Today the EPA announced availability of more than $95 million in new funding to improve water infrastructure in Michigan.
Congressman Jack Bergman issued the following statement:
“Clean drinking water is essential for all Michiganders. This investment by the EPA under the Trump Administration continues to show their commitment to increased infrastructure funding in the Great Lakes region. I’m proud to work alongside my colleagues on the Great Lakes Task Force to fight for the clean water and water infrastructure priorities of Michigan’s First District,” said Bergman.
The EPA press release can be read in its entirety below:
CHICAGO — The U.S. Environmental Protection Agency (EPA) announced the availability of $95,331,000 in new funds to assist the state of Michigan with improving drinking water and wastewater infrastructure. This funding advances President Trump’s efforts to rebuild the country’s aging water infrastructure, create local jobs, and ensure all Americans have safe and clean water.
“EPA is delivering on President Trump’s commitment to modernize our nation’s water infrastructure and improve public health and environmental protections,” said EPA Administrator Andrew Wheeler. “EPA’s $2.6 billion contribution to the State Revolving Funds will enable more communities to make the investments needed to ensure Americans have safe water for drinking and recreation. These funds can also be combined with EPA’s WIFIA loans to create a powerful, innovative financing solution for major infrastructure projects nationwide.”
“These investments in water infrastructure will benefit the communities that EPA and the Michigan Department of Environment, Great Lakes, and Energy serve,” said EPA Regional Administrator Cathy Stepp. “The SRF loan programs will fund important projects that will improve water systems and grow local economies while protecting human health and the environment.”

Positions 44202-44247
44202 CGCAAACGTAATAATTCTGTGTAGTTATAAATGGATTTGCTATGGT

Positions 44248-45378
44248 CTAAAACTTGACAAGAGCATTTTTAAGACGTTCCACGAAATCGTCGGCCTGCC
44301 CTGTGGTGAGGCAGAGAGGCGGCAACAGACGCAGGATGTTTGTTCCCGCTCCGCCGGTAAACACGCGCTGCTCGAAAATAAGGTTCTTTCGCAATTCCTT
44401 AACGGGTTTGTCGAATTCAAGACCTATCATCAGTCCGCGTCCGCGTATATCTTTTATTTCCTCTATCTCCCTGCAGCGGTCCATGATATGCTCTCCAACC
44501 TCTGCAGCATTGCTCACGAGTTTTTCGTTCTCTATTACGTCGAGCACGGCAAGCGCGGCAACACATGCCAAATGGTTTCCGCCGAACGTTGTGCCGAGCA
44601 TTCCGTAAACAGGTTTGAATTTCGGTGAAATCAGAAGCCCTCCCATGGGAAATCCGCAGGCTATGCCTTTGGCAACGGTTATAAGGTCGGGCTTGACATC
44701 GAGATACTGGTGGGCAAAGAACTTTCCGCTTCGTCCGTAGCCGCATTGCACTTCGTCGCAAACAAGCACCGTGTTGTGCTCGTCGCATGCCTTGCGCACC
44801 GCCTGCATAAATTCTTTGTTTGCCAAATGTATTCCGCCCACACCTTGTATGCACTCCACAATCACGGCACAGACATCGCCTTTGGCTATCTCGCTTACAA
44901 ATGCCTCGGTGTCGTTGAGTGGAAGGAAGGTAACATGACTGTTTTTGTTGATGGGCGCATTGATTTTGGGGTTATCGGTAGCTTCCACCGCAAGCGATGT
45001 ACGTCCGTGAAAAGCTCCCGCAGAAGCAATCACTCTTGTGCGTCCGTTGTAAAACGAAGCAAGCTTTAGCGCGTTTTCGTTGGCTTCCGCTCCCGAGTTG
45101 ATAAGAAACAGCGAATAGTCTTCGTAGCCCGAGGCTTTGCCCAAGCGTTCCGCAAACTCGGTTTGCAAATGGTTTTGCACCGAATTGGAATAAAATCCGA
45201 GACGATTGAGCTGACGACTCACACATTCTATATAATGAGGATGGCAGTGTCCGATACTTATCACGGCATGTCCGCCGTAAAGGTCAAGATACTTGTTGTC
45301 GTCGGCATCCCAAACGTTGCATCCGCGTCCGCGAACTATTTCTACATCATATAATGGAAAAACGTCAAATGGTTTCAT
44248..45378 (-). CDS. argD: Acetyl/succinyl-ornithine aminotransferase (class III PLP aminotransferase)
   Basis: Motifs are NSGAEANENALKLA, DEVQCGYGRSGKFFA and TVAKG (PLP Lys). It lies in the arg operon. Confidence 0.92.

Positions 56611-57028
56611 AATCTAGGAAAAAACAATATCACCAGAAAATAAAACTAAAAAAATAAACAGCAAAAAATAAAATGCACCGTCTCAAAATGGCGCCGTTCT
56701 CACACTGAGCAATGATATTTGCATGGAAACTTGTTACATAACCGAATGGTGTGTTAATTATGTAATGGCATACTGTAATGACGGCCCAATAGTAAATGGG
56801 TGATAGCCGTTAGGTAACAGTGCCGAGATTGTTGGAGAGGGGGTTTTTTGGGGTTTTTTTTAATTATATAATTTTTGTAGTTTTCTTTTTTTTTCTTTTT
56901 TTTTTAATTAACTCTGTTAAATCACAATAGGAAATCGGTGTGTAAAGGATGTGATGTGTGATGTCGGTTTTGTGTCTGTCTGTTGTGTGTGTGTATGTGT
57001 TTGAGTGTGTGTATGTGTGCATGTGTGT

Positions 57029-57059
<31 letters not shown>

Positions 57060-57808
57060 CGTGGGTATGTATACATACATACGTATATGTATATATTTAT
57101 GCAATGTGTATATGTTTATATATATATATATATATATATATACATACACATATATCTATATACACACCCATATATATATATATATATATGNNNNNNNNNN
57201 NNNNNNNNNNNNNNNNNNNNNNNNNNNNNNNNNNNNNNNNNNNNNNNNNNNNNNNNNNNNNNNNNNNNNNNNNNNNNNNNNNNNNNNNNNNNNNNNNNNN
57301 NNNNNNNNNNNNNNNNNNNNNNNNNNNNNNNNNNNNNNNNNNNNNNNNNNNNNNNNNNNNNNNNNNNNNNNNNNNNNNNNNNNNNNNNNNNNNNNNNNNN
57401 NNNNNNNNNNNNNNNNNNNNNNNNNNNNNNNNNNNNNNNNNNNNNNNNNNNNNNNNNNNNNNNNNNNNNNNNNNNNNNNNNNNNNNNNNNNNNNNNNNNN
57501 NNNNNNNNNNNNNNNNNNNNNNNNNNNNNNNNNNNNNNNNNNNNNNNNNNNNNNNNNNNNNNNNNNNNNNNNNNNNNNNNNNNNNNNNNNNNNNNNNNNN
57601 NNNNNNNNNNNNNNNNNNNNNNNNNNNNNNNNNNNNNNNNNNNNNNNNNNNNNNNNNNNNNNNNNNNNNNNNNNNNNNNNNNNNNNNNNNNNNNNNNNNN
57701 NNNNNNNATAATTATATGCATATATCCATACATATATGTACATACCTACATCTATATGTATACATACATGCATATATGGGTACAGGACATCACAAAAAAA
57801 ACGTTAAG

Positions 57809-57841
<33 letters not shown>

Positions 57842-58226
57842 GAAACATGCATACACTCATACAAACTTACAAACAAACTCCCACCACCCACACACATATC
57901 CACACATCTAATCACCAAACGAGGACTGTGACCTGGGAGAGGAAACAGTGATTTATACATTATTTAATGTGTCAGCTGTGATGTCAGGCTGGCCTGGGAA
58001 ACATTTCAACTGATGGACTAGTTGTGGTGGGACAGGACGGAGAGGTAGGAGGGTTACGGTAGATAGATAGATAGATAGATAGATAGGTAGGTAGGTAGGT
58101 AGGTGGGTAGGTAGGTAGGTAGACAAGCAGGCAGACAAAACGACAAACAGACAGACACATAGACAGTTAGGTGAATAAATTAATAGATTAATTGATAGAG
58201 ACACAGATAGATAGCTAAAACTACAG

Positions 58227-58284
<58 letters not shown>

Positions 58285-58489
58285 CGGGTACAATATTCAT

The State Revolving Funds (SRFs) require state match, loan repayments, and interest that flows back to the funds. With more than 30 years of federal capitalization grants and state contributions, approximately $80 billion has been invested into these programs. According to the agency’s estimate of national drinking water and wastewater needs, over $743 billion is needed for water infrastructure improvements. Through loan repayments and investment earnings, the SRFs have leveraged these contributions to provide more than $170 billion in financial assistance to over 39,900 water quality infrastructure projects and 14,500 drinking water projects across the country.
This year, EPA is making available more than $1 billion in new federal grant funding for the Drinking Water State Revolving Fund (DWSRF). Michigan will receive $27,011,000 for its DWSRF. This funding can be used for loans that help drinking water systems install controls to treat contaminants such as PFAS and improve distribution systems by removing lead service lines. In addition, more than $50 million in DWSRF grant funding is available to tribes, U.S. territories, and the District of Columbia to use for drinking water system upgrades.
EPA is also providing approximately $1.6 billion in new federal grant funding for the Clean Water State Revolving Fund (CWSRF). Michigan will receive $68,320,000 for its CWSRF. This funding is available for a wide range of water infrastructure projects, including modernizing aging wastewater infrastructure, implementing water reuse and recycling, and addressing stormwater. More than $64 million in CWSRF grant funding is available to tribes, certain U.S. territories, and the District of Columbia for infrastructure projects.
Under the Clean Water and Drinking Water State Revolving Fund programs, EPA provides funding to all 50 states and Puerto Rico to capitalize SRF loan programs. The states and Puerto Rico contribute an additional 20% to match the federal grants. The 51 SRF programs function like infrastructure banks by providing low-interest loans to eligible recipients for drinking water and clean water infrastructure projects. As the loan principal and interest are repaid over time, it allows the state’s DWSRF or CWSRF to be recycled or “revolve.” As money is returned to the state’s revolving loan fund, the state makes new loans to other eligible recipients.
In 2018, the SRFs committed $9.6 billion in drinking water and clean water infrastructure loans and refinancing and disbursed $8.8 billion for drinking water and clean water infrastructure.